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Cooking in Enamel

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Inspired by conversations on the FOOD52 Hotline, we're sharing tips and tricks that make navigating all of our kitchens easier and more fun. Today, we’re talking enamel. And lucky for you, you can get the pretty pastel pots shown below by going here!

Enamel Pots

Pots and pans are essential. They’re the building blocks of our kitchens, and of the food we cook in them. They help us through our most ingredient-heavy ragus and our simplest scrambled eggs alike. But not all pots are created equal. Some are better for making stocks, some for rouxs. Some are cast iron, some are enameled. Today, we’re demystifying the latter.

What Exactly is Enamel, Anyway?

Here’s the bare science of it: what you see coating common enamel pots is known as vitreous enamel, which is made by fusing melted glass particles to metal at high temperatures.

What matters in the kitchen is the resulting coating -- glassy and smooth and sometimes pastel -- which acts much like a tablecloth does: it protects what is underneath it (in this case, your pot), and more often than not, makes it prettier than it was before.

Enamel Pot

Reasons to Love It  
Enamel shrouds the underlying steel, preventing it from altering the flavor of your food. It’s also a great heat conductor, and the colors added during the enameling process are easy on the eye. Who doesn’t love a pot that you can match to your kitchen?

How to Cook in It
There aren’t a whole lot of rules when it comes to cooking in enamel, so mostly, you can stir and simmer away at will. It’s important to remember, though, that enamel is a bit too delicate for fast flashes of high heat. If you’d rather your pot live a long, healthy life, leave your intense searing for another pan in your arsenal. And, when starting your favorite stew, be sure the pot doesn’t go empty too long on your heat source -- this could result in it boiling dry, which leads to a damaged coating.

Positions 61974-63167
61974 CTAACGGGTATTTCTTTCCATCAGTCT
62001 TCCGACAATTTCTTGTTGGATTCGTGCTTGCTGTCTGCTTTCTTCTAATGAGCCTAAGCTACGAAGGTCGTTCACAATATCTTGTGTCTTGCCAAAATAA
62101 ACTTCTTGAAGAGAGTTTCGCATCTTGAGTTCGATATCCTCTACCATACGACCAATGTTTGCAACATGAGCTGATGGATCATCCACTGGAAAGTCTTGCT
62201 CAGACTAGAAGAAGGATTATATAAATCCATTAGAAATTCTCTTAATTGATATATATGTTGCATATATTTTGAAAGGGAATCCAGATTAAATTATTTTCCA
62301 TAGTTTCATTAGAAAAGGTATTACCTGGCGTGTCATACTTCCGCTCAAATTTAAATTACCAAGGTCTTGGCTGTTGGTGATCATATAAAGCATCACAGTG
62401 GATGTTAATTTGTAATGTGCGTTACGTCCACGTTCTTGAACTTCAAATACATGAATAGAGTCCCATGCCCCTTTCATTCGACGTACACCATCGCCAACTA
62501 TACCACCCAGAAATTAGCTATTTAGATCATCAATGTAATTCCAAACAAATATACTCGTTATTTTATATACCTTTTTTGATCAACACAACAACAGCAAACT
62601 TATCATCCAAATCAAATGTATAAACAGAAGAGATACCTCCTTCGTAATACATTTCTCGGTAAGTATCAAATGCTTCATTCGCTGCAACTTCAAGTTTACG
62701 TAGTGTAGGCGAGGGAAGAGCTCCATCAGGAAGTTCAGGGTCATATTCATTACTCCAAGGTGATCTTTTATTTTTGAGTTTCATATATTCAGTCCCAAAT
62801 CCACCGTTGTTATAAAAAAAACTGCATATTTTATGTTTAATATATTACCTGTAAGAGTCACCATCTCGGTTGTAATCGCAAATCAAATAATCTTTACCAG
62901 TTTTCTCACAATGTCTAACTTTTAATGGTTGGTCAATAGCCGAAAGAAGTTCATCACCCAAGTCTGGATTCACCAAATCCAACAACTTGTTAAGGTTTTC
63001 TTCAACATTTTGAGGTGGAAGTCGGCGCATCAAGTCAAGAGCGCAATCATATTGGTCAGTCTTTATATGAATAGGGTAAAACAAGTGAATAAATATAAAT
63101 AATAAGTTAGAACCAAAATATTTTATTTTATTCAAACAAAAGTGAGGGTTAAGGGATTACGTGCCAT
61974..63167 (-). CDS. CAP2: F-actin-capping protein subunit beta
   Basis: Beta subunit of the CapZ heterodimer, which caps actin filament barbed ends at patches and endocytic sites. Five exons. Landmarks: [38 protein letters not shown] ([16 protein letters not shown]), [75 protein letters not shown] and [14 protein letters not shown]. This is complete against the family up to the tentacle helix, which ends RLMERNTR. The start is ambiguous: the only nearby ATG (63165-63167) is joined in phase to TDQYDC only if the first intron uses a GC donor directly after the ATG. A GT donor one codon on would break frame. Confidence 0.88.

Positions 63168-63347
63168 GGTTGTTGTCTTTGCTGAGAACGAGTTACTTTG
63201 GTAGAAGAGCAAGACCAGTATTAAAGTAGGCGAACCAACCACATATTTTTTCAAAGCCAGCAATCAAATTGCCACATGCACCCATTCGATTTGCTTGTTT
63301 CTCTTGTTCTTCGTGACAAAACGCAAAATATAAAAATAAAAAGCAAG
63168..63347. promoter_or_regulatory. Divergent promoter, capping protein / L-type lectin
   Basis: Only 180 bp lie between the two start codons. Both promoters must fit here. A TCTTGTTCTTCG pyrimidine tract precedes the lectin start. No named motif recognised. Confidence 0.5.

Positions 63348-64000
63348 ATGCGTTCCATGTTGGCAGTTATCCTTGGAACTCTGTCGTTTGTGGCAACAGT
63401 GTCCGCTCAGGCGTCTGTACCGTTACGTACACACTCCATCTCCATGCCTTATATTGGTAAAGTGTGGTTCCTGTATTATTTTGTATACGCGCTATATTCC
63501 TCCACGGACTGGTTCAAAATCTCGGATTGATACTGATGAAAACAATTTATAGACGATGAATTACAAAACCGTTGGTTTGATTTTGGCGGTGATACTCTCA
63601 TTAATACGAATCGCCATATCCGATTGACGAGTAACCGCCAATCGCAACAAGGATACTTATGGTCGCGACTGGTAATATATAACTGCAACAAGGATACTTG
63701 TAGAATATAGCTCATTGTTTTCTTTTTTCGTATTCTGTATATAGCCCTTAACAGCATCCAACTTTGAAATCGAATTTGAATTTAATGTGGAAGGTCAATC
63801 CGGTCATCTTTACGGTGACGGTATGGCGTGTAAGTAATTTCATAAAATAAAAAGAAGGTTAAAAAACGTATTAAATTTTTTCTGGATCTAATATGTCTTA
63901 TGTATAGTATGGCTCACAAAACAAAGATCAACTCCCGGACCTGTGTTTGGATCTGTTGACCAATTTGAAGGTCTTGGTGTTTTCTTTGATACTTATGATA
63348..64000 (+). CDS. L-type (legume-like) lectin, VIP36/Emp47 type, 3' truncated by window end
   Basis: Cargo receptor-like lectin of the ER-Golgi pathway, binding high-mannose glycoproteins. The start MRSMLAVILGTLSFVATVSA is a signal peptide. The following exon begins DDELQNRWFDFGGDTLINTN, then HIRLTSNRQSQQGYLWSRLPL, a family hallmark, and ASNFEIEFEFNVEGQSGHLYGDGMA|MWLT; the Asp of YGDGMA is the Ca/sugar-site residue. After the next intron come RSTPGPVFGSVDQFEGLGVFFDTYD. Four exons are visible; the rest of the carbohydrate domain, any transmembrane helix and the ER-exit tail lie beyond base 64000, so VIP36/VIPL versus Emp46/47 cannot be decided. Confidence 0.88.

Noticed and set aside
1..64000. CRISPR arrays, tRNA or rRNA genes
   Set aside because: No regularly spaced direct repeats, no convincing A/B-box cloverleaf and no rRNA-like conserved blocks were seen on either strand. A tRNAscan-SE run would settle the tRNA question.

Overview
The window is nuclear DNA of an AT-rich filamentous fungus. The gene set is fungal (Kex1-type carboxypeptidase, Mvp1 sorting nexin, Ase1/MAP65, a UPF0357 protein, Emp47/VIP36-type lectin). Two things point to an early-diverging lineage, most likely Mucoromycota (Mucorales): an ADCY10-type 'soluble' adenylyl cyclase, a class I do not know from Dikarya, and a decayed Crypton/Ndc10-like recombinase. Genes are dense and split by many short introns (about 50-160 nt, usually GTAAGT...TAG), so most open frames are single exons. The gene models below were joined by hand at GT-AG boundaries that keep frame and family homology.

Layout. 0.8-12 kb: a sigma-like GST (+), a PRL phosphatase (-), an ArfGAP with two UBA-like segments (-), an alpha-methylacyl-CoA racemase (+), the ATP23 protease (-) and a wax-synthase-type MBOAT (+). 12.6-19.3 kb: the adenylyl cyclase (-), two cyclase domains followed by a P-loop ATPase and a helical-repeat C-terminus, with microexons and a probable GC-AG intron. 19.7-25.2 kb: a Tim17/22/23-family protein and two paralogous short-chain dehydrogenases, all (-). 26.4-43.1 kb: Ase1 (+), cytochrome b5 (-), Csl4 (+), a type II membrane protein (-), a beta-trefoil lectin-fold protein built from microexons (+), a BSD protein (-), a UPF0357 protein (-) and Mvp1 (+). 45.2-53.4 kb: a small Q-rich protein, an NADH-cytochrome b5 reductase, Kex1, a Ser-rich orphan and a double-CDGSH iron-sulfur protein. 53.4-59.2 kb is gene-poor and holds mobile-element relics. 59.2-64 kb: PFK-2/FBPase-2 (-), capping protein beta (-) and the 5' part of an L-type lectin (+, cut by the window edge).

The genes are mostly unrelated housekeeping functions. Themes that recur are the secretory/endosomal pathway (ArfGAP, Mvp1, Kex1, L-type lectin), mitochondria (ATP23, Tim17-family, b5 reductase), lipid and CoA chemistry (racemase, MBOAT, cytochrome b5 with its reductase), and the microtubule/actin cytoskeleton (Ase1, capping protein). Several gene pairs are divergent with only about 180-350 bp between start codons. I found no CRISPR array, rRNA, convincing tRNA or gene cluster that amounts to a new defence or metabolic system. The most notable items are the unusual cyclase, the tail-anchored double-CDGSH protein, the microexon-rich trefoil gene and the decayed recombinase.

Enamel Colander

The Suds
Your cleanup will be short and sweet. The glassy coating of enameled pots makes cleaning them a snap -- all you’ll need is hot, soapy water, a good rinse, and a thorough dry. It’s standard issue. Be wary of leaving your pot submerged in water, though, as this can cause water to become trapped inside; trapped water creates a perfect storm for rusting. And no one wants that.

Be Nice to Your Enamel
Enamel may seem tough as nails, and it almost is, but it’s not completely immune to chips. Be nice to your pots. Treat them like a part of your loving, kitchen family. Not dropping them goes without saying, but if by some stroke of evil you do get a chip, it’s not the end of the world. Simply make sure to dry the bare spot carefully each time you wash to stave off rust. To protect against scratching, lean toward wooden spoons and away from steel wool.

And, last but not least, the tablecloth metaphor comes full circle: unfortunately, enamel can get mild stains from potent foods. (Beets, anyone?) If this happens, brush a quarter-sized amount of baking soda in your pan, and its original color will magically reappear.

Have any tips for cooking with enamel that we didn’t mention? Let us know in the comments!

Tags: Tips & Techniques, DIY Food, How-To & Diy, Kitchen Confidence